published Sunday, July 21st, 2013

Some kids are raised in homes free of meat, dairy, fish and poultry

(Clockwise from the far left) Sarah Adams, her visiting cousin Gavin O'Neal and Luke Adams sit down for a vegan lunch Wednesday in Chattanooga. The Adams family eats an all-vegetarian and mostly vegan diet.
(Clockwise from the far left) Sarah Adams, her visiting cousin Gavin O'Neal and Luke Adams sit down for a vegan lunch Wednesday in Chattanooga. The Adams family eats an all-vegetarian and mostly vegan diet.
Photo by Maura Friedman.

Vegan or Vegetarian?

• Vegetarians do not eat meat, fish or poultry.

• Vegans do not eat any animal products including meat, fish, fowl, eggs, dairy or honey. Most vegans do not use any animal by-products either, such as leather, wool, fur or cosmetics.

• A lacto-ovo vegetarian does not eat meat, fish or fowl but does eat dairy and egg products.

• An ovo vegetarian does not eat meat, fish, fowl or dairy products but will eat egg products.

• A lacto vegetarian does not eat meat, fish, fowl or eggs but will eat dairy products.

Source: Vegetarian Resource Group

10 Famous Vegans

• Alanis Morissette

• Carrie Underwood

• Ellen DeGeneres

• Emily Deschanel

• Jenny McCarthy

• Joan Jett

• Michelle Pfeiffer

• Olivia Wilde

• Tobey Maguire

• Woody Harrelson

Source: HappyCow.net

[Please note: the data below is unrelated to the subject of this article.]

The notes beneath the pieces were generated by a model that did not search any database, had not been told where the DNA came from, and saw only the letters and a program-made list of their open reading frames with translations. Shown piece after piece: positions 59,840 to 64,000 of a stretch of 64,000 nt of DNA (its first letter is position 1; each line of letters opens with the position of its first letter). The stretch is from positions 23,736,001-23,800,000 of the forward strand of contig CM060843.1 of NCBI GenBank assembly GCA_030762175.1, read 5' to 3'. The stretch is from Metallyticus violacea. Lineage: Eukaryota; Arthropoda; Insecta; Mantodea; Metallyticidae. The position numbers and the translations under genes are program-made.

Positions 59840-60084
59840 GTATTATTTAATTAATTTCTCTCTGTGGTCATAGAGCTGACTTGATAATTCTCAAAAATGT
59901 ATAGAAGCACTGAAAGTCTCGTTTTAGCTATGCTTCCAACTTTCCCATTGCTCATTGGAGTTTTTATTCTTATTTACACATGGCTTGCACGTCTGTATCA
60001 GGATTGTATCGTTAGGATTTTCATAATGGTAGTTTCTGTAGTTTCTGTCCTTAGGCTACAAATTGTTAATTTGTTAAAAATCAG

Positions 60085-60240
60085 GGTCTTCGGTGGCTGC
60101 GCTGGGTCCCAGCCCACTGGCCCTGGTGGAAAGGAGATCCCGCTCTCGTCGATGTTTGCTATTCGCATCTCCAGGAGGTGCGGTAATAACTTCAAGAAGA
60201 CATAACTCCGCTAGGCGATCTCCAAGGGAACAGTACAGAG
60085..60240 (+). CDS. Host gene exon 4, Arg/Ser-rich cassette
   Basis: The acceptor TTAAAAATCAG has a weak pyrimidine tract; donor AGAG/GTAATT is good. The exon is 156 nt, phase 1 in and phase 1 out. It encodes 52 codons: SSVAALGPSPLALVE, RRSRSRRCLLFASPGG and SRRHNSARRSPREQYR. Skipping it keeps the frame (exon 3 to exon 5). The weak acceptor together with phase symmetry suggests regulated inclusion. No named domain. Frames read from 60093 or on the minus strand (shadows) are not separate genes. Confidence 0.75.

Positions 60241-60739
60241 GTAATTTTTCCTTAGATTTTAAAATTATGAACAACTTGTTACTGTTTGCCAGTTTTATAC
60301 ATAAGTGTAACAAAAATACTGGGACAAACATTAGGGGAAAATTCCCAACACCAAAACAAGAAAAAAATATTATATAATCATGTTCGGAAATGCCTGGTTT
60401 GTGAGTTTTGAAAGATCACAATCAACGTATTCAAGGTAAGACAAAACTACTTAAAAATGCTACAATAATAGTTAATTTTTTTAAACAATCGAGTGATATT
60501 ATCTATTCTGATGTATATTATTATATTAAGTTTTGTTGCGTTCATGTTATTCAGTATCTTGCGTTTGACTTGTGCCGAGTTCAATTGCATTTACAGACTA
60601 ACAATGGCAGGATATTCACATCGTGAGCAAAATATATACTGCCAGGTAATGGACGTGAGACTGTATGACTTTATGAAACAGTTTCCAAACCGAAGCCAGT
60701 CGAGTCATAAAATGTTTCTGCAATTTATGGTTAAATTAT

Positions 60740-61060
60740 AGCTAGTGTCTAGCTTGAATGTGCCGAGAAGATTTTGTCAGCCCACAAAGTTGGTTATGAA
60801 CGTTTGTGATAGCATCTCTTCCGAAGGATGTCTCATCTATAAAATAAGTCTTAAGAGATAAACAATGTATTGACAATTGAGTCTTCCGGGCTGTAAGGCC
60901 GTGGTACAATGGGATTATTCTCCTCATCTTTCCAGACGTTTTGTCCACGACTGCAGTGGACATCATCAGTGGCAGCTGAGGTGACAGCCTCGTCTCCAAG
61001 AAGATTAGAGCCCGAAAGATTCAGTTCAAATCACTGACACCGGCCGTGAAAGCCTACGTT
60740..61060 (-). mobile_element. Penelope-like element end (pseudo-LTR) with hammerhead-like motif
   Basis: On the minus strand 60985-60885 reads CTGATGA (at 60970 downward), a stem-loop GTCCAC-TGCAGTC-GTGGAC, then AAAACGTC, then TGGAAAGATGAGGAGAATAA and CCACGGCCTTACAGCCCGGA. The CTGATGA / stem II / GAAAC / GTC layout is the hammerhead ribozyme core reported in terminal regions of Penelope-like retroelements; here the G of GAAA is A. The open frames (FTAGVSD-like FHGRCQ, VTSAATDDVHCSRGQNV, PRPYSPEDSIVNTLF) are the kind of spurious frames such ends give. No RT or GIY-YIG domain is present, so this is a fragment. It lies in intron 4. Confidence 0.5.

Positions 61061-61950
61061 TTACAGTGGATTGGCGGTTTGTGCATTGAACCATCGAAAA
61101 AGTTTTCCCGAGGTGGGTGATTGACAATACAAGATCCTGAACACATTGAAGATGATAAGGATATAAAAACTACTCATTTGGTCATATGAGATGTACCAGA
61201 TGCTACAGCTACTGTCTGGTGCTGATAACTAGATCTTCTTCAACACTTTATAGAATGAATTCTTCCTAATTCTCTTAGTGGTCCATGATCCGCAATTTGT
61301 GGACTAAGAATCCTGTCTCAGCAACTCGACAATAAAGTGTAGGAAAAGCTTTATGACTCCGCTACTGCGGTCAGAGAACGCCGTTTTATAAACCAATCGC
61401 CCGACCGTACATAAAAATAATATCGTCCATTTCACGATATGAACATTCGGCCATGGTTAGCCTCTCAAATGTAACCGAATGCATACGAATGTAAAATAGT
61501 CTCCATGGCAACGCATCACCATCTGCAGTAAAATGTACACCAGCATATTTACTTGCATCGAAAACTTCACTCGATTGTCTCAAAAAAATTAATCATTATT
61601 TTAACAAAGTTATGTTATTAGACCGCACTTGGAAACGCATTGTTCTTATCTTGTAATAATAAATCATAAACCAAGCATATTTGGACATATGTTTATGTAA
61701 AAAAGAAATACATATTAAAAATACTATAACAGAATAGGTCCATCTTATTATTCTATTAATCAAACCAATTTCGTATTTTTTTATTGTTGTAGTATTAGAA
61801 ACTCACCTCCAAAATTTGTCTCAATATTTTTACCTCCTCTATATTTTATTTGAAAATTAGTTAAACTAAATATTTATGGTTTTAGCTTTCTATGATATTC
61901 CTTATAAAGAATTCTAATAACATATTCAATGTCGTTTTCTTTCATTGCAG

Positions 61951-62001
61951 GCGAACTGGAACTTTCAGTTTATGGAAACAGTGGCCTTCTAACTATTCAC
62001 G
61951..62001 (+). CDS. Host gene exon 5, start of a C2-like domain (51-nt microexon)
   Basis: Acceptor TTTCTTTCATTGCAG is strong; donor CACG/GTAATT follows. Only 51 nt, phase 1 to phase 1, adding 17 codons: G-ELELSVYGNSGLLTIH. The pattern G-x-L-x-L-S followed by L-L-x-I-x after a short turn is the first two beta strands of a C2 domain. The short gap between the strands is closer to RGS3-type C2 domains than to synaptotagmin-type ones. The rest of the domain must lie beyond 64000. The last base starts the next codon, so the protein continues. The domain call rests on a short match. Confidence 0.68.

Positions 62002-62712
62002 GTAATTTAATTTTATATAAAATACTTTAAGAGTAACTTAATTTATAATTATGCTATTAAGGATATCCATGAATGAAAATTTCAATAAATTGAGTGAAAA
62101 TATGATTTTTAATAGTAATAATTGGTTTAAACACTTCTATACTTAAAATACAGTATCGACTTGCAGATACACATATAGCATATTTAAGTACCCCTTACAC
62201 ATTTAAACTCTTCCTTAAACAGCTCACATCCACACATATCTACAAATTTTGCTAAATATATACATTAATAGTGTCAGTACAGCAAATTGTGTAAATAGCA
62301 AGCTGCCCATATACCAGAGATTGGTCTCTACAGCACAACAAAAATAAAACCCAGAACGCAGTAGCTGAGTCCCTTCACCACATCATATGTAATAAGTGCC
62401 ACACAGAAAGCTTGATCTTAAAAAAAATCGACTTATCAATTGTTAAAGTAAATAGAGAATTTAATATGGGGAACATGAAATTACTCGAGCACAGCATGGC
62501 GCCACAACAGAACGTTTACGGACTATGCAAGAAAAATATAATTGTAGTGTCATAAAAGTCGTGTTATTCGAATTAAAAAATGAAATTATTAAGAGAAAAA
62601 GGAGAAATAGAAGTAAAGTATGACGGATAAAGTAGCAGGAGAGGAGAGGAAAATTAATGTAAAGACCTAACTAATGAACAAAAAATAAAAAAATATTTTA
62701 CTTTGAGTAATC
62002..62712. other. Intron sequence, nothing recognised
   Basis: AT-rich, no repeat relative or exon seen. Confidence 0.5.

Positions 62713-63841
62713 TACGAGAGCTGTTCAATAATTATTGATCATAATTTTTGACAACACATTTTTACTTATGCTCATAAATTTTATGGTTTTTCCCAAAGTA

At 11 years of age, Lilyann Adams is already accomplished in the kitchen. She says she has mastered bread pudding, pancakes, smoothies and biscuits topped with a cashew-based gravy.

Lilyann's culinary training at her mother's side isn't just preparation for adulthood and independence. Lilyann and her siblings are being raised on a vegan diet by their parents, Chris and Brian Adams of Cleveland, Tenn., who made the decision to change their own food habits while in college.

"We don't eat really strange -- like a lot of people think we just eat salad all the time," jokes Chris Adams. "But I make burritos, lasagna, pizza, beans and cornbread, eggplant, veggie lasagna. We eat like everybody else, we just use soy milk instead of dairy milk.

"My husband and I were not raised vegan," explains the mother of three. "We both changed over to vegan diets during college on our own before we met. It was definitely a process over an extended period of time as we learned more about the health benefits."